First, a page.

Development of Expressed Emotion Questionnaire: The development of expressed emotion questionnaire carried out in two phases.
Phase I: An indigenous questionnaire for expressed emotion was developed through analytical approach of test construction. The questionnaire was constructed using the expressed emotion theory of Brown.2 It consisted of five variable of expressed emotion: criticism, hostility, emotional overinvolvement, positive remarks and warmth.
Phase II: The constructed items were given to 6 judges / experts to assess each item for its relevance and suitability to each factor. Only those items that have 80 percent or more censuses were included in the questionnaire.
Sample: The sample consisted of 35 families of patients with schizophrenia and 35 families of normal subjects with equal representation of male and female participants. The families of patients with schizophrenia were taken from Fountain House Lahore, Punjab Institute of Mental Health Lahore, Mayo Hospital Lahore, Services Hospital Lahore, Sir Ganga Ram Hospital Lahore, Ahbab Hospital Lahore and Jinnah Hospital Lahore. The subjects belonged to various regions of Punjab and Azad Kashmir, Pakistan.
Instruments: The three instruments were used in the study.
Personal History Questionnaire: Personal history questionnaire was devised by the researcher to collect information regarding demographic variables.
Positive and Negative Syndrome Scale (PANSS): PANSS8 was administered to validate the diagnosis of schizophrenia. It is a valid test, consist on 9 sub-tests. Its reliability rages 0.73 to 0.83 for each of the subtest.
Expressed Emotion Questionnaire: An indigenous questionnaire was developed which includes 25 items divided into five variables of expressed emotion described above. The items were scored on Likert scale. The questionnaire was conducted in a Semi Structured Interview with the family.
Data Analysis: The data was analyzed using Statistical Package for the Social Sciences9 (SPSS), version 10.0. T-test was carried out to see the difference between experimental and control groups. Descriptive analysis like mean and standard deviation were carried out for demographic profile of the subjects.
The results indicate (Table-I) that there is a significant difference in expressed emotion score between families of patients with schizophrenia (experimental group) and families of normal subjects (control group). Further analysis showed that the subjects differ in critical comments, hostility, emotional overinvolv- ement, positive remarks and warmth. Table-II indicates highest mean score for emotional over involvement. The scores are significant at 0.05 level of significance.
The descriptive analysis in Table-III shows that for most of the subjects this was the first psychiatric admission (34.28%) and there is 2.85% subject in the category of seven admissions.
The aim of the research was to study the expressed emotion and schizophrenia in Pakistan. A purposive sample (n = 35) of schizophrenic families were collected. The results indicates that there is a significant difference between the scores on expressed emotion of two groups thus leading to rejection of null hypothesis that there is no difference between scores of expressed emotion between two groups. Weisman et al10 found that high expressed emotion families viewed the illness and associated symptoms as residing within the patients’ personal control, more than did low expressed emotion families. Family members who perceived the patient as having control over the symptoms of schizophrenia tended to express greater negative emotions such as anger and annoyance toward the patient than did family members who viewed the symptoms as beyond the patients personal control. During the research it was observed that families of people with schizophrenia believe to some extent that the patient has control over his symptoms which creates a negative attitude of patients in their mind. Muser et al11 found that those schizophrenic patients whose relatives have high expressed emotions had a higher rate of rehospitalization and more symptoms.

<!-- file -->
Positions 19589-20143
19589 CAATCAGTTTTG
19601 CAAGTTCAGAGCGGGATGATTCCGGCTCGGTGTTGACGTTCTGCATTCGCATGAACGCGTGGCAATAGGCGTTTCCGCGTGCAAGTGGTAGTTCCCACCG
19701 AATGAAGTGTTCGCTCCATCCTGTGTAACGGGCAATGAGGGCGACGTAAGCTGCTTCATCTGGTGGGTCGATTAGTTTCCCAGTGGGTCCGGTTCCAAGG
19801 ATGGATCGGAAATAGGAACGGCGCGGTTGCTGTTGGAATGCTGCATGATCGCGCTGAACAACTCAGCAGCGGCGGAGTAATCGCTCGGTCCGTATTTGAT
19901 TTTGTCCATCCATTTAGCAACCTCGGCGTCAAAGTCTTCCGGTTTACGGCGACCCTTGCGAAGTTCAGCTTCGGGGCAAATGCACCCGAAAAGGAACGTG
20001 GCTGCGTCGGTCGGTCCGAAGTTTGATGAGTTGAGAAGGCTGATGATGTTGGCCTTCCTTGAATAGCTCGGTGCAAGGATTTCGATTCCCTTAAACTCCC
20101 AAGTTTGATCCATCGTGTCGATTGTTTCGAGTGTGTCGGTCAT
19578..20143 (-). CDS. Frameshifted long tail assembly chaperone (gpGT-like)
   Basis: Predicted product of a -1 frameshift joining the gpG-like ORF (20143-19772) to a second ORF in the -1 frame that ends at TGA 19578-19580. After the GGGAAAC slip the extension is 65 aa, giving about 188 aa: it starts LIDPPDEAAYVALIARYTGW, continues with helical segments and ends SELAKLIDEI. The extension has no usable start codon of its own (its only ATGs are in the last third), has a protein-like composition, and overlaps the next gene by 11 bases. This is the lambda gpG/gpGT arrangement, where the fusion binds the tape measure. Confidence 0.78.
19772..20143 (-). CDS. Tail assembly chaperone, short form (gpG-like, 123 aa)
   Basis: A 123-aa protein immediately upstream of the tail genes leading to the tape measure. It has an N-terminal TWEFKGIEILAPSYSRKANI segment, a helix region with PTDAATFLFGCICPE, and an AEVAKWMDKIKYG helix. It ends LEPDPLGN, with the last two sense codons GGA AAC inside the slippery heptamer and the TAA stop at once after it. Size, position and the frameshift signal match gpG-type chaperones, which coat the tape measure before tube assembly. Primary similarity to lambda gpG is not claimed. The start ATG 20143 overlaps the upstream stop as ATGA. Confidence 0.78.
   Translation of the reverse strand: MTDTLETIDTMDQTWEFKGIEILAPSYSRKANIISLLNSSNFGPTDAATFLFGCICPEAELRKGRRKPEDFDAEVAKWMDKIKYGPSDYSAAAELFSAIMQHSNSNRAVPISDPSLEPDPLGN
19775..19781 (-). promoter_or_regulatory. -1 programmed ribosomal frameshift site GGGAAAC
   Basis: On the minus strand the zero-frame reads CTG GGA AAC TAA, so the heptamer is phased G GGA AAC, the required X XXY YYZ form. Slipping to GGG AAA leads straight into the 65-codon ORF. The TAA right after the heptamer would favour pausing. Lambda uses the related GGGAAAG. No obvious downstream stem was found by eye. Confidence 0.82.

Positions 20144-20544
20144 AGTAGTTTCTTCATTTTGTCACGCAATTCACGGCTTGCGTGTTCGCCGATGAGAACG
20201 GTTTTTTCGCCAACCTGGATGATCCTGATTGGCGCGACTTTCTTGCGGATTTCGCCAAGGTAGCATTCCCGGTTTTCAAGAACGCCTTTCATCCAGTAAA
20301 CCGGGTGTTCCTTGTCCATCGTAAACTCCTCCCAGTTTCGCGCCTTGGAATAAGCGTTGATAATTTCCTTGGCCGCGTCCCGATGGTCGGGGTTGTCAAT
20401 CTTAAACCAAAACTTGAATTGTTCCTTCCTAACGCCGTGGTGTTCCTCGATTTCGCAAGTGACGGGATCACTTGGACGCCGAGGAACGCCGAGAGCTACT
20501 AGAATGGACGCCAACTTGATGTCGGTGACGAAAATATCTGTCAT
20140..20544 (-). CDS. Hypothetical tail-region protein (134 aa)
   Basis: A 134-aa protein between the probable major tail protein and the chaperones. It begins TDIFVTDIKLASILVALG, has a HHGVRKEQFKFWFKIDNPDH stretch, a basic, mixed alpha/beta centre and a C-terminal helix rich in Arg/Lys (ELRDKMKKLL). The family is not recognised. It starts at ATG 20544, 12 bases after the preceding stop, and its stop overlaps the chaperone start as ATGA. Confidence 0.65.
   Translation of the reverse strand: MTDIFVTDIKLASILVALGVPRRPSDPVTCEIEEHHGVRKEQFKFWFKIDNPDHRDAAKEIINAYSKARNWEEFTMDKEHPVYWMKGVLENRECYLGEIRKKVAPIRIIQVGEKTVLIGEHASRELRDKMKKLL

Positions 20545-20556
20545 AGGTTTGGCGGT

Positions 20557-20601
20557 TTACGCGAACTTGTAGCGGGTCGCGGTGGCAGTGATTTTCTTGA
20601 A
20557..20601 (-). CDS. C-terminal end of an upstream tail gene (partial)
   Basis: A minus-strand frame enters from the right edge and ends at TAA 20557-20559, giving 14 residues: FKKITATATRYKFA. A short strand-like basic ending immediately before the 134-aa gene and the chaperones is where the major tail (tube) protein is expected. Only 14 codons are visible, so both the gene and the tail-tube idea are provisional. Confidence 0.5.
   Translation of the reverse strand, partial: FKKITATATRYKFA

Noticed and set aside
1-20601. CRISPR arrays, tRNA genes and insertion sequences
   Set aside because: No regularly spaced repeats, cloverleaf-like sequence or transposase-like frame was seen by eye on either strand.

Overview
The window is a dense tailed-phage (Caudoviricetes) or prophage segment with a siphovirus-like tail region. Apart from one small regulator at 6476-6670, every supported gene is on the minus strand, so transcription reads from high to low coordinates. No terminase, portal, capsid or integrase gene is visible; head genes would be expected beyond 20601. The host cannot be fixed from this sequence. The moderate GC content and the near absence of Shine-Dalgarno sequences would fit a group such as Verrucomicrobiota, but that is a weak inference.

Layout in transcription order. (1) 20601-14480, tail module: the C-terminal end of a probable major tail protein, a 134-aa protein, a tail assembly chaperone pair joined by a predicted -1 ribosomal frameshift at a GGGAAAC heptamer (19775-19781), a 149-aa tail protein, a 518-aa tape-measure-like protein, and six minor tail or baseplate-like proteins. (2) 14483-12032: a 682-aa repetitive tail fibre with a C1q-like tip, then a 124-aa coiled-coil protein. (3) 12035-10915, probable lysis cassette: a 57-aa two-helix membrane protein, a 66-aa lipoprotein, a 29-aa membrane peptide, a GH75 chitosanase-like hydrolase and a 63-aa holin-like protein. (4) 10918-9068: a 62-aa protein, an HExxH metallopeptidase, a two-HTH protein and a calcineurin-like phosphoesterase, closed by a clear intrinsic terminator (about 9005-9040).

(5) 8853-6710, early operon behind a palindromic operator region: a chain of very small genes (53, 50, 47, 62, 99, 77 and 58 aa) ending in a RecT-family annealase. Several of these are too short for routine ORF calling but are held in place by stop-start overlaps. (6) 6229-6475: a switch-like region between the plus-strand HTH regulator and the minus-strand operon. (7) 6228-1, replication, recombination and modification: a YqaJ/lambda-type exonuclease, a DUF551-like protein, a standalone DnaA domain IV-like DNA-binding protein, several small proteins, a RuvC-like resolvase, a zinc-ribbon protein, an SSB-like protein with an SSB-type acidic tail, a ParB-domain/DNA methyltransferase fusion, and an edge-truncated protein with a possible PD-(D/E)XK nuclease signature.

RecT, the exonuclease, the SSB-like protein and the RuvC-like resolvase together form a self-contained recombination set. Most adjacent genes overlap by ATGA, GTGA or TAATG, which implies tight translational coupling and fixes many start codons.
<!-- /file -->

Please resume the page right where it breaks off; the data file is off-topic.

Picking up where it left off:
The findings of the study need to be understood in the cultural perspective. Kamal12 studied expressed emotion in Egyptian perspective and observed that high expressed emotion was present in 55% of the families of patients with schizophrenia. They reported that Egyptian patients tolerated higher levels of criticism before relapse than have been reported in Western studies. They suggested that these levels were inclusive of benign criticism. A similar observation was reported by Okasha et al,13 who found that criticism is an accepted and acceptable component of interpersonal relations in Egyptian culture and that it might well reflect an element of care. It is also possible that criticism and overinvolvement are intertwined and that warmth might act as a key protective factor. Emotional overinvolvement is seen in the West as pathological because it crosses the boundaries of individuals (i.e. it acts against the individual, egocentric position), whereas in our cultures such an approach may be the norm. The mere presence of high expressed emotion might not predict relapse. There is some evidence that outcome in schizophrenia is better in developing countries especially in our neighborhood India.4
Demographic profiles further indicate that number of admissions were higher among rural subjects. Martyns-Yellow14 studied the burden of schizophrenia on the family in Nigerian perspective. They found that rural families experienced more burdens and are more prone to psychiatric morbidity than urban population. In the present study, about 67 percent of schizophrenic population was from rural areas.
Overall, there is clear evidence of the presence of expressed emotion in families with schizophrenia in Pakistani context. It is now to the clinicians to establish the baseline normativedata before accepting these findings and establishing family interventions.